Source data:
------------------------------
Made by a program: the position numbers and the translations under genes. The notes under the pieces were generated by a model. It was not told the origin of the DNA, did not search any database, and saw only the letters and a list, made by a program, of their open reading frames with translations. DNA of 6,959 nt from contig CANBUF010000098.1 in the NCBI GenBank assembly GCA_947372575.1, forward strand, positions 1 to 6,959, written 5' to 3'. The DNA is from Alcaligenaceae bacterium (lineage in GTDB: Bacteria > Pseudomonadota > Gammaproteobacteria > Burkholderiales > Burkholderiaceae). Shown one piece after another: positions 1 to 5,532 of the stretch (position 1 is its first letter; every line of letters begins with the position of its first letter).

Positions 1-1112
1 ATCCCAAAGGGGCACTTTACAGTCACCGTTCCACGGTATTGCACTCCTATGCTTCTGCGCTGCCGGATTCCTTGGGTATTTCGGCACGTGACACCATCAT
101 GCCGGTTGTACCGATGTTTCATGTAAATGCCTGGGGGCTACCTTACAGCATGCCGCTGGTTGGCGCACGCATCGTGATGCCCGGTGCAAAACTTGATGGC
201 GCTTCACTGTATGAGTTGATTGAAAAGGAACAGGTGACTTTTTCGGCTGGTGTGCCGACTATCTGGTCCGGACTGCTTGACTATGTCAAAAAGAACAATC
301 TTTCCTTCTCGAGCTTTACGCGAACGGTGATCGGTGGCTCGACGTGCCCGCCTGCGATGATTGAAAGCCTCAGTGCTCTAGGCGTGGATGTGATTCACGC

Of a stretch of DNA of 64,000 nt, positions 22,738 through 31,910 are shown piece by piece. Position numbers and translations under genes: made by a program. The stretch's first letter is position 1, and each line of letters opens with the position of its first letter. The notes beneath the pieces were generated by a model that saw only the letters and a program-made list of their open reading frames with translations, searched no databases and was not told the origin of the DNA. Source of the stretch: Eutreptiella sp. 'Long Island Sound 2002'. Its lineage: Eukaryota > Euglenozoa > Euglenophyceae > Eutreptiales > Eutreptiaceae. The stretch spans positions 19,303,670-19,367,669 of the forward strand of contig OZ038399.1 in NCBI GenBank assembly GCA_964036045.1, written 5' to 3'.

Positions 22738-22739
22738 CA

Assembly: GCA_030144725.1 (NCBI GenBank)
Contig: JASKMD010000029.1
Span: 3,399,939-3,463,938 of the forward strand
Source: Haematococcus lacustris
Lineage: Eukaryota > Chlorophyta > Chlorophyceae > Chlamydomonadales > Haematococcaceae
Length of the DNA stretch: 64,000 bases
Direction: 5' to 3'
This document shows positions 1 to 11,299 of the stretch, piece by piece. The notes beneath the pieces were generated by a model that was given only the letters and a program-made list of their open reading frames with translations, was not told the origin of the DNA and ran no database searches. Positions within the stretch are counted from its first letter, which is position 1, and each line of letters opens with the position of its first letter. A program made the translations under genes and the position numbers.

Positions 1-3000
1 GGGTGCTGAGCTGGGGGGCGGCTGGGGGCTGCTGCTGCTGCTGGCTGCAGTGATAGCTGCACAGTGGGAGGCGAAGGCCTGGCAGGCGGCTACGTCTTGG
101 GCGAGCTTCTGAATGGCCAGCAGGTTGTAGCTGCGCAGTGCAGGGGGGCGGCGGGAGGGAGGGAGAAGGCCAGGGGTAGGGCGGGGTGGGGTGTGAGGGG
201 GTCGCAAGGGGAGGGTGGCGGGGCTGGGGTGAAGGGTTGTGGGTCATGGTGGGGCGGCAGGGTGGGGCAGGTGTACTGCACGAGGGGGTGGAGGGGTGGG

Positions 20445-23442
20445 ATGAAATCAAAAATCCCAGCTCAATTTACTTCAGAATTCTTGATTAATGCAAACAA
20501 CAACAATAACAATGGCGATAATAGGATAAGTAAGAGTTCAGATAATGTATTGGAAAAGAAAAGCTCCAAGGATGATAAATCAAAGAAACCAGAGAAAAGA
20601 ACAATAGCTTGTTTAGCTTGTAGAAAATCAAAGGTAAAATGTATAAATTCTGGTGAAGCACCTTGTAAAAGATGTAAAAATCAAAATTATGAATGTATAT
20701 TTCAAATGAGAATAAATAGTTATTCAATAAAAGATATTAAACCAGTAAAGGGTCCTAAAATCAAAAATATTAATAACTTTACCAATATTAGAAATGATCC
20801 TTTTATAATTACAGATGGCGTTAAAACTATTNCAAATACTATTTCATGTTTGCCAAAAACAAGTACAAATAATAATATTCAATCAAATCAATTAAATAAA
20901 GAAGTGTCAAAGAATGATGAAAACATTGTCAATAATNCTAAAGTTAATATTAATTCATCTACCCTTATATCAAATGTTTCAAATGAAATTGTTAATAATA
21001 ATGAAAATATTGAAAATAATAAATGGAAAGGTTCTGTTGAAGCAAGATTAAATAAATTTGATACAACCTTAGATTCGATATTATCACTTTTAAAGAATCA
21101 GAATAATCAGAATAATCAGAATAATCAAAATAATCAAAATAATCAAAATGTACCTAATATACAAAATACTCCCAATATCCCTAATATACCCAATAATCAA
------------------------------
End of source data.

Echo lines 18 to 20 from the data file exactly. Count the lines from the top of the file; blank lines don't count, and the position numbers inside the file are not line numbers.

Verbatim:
Positions 1-3000
1 GGGTGCTGAGCTGGGGGGCGGCTGGGGGCTGCTGCTGCTGCTGGCTGCAGTGATAGCTGCACAGTGGGAGGCGAAGGCCTGGCAGGCGGCTACGTCTTGG
101 GCGAGCTTCTGAATGGCCAGCAGGTTGTAGCTGCGCAGTGCAGGGGGGCGGCGGGAGGGAGGGAGAAGGCCAGGGGTAGGGCGGGGTGGGGTGTGAGGGG